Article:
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Tampa council member requests that police look into Walmart calls following Times investigation

Tampa council member Frank Reddick requested Thursday that police officials appear with a report at the next city council meeting on June 2 with information on how many calls the city’s Walmarts received in the past year.

He also wants to know the nature of the police calls, as well as how many arrests resulted from those incidents.

Reddick’s request comes days after a Tampa Bay Times investigation found that local Walmarts accounted for nearly 16,800 police calls in just one year. That's two calls an hour, every hour of every day.

Many of the calls were for shoplifting and other thefts, but thousands more were for general disorder, like disruptive teens, that didn’t rise to a level of a crime. The responses to Walmart sapped hours of police time that several law enforcement officials told the Times could have been better spent patrolling neighborhoods and preventing other crimes. Other businesses, including Target, accounted for far fewer police calls than Walmart.

In a Thursday story about local officials’ responses to the investigation, Reddick told a Times reporter that the volume of calls was “ridiculous.”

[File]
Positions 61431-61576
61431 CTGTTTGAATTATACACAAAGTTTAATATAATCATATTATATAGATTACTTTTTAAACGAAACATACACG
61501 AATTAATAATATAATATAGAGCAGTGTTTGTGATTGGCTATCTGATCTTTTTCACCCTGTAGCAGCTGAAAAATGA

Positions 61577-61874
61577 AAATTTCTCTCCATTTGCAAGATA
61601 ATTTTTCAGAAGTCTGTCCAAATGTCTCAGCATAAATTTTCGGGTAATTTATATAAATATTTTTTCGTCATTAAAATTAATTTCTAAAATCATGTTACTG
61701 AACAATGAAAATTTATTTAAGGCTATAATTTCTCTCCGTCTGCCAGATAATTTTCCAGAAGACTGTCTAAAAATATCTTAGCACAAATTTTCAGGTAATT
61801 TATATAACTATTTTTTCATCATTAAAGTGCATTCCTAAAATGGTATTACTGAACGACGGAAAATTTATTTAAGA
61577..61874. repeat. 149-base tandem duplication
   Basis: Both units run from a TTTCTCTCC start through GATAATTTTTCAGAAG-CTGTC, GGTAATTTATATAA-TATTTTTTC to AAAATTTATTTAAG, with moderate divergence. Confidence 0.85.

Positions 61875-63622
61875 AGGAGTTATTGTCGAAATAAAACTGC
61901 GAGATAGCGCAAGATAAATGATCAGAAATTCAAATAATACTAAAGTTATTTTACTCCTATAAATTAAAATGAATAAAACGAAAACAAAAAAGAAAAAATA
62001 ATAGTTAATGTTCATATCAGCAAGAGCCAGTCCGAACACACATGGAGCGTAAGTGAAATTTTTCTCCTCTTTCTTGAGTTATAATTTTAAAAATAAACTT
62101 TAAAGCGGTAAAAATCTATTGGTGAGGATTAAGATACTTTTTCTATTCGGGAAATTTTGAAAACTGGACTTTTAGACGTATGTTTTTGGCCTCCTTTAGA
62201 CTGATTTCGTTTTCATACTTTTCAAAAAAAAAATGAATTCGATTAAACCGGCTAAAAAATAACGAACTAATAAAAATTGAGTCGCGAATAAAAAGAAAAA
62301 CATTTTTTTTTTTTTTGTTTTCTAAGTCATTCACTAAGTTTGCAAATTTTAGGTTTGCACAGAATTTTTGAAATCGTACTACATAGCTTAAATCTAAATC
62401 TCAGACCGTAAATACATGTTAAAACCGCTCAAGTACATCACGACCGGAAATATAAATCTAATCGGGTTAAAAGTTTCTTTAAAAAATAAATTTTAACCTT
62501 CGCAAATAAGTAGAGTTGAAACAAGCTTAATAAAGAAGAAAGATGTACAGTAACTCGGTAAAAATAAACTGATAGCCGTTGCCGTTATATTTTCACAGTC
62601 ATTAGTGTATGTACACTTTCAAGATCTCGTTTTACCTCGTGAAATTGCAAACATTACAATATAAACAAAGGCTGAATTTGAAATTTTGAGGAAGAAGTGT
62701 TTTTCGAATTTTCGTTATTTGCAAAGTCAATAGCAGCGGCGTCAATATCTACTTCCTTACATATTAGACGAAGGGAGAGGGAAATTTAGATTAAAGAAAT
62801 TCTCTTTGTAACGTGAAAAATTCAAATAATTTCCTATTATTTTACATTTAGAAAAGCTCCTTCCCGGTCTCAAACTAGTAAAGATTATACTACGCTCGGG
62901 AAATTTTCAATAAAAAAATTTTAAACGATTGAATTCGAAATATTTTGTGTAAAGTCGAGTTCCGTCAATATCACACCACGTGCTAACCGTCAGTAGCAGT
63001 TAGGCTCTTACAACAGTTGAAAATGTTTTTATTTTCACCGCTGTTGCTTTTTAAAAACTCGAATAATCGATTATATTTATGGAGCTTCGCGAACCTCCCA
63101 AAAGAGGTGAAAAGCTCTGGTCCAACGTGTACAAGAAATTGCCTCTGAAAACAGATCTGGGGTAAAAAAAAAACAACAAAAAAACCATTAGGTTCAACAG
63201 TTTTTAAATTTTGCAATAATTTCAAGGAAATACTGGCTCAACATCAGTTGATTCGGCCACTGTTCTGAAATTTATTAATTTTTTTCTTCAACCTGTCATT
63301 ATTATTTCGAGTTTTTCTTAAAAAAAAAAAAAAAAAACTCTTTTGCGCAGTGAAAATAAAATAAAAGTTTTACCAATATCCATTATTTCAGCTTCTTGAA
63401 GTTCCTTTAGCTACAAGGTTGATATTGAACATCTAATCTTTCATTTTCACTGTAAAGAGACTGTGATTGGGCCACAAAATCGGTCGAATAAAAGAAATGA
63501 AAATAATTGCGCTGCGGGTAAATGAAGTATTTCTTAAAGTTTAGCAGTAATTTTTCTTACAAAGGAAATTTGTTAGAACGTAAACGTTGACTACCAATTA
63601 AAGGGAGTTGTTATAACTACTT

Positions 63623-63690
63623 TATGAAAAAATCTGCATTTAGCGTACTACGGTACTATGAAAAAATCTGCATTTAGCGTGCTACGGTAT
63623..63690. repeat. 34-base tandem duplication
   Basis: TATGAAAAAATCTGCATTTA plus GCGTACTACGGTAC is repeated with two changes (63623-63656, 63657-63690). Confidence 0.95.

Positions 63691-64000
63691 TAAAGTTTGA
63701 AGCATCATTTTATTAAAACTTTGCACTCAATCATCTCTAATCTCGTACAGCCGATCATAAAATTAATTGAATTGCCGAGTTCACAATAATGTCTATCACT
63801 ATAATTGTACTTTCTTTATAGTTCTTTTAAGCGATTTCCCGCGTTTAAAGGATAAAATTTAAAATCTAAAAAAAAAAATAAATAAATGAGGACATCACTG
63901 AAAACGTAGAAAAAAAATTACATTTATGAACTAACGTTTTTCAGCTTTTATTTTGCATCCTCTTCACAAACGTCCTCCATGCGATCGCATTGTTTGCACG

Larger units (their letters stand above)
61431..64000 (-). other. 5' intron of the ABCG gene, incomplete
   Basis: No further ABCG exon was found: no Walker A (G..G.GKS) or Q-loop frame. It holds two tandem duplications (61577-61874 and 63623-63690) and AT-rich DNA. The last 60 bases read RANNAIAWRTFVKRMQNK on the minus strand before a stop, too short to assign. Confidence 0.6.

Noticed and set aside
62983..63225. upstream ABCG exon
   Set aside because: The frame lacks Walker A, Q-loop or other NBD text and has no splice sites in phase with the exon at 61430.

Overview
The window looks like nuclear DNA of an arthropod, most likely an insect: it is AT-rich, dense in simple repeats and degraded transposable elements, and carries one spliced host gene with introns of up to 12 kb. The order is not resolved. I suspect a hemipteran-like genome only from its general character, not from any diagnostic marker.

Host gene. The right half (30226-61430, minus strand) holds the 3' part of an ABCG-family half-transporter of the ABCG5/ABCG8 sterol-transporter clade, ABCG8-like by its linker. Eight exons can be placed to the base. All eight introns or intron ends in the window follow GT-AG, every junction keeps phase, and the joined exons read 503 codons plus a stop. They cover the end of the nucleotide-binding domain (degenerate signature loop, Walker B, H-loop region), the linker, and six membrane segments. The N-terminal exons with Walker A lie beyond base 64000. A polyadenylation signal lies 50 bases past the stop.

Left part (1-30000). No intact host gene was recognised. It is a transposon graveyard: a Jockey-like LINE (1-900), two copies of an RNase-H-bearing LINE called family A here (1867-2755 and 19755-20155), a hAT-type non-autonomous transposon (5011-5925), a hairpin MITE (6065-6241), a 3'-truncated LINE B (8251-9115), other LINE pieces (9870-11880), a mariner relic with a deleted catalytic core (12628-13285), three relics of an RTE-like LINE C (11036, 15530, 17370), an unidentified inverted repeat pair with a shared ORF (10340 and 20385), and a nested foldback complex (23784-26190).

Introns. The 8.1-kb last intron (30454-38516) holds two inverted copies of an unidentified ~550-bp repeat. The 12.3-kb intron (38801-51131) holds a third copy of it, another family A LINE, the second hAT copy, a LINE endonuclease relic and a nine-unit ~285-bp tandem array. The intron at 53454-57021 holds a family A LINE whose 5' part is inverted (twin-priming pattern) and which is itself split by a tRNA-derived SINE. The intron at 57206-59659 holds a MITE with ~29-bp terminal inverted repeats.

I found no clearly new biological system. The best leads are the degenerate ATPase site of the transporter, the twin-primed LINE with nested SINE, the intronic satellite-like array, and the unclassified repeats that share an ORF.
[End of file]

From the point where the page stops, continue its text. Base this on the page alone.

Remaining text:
"Basically, what they're doing is taking advantage of law enforcement in order for them to save money,” he said.

Walmart issued a statement Wednesday, saying that they would begin meeting with Tampa Bay officials within the next few weeks to address their concerns.

"We are confident in the work done so far. But we know we can do better, and we will,” said spokeswoman Deisha Barnett.

A Pinellas Park police cruiser rolls past the entrance of a Walmart supercenter in February.

Boyzell Hosey/Tampa Bay Times

A Pinellas Park police cruiser rolls past the entrance of a Walmart supercenter in February.

[Last modified: Thursday, May 19, 2016 6:45pm]


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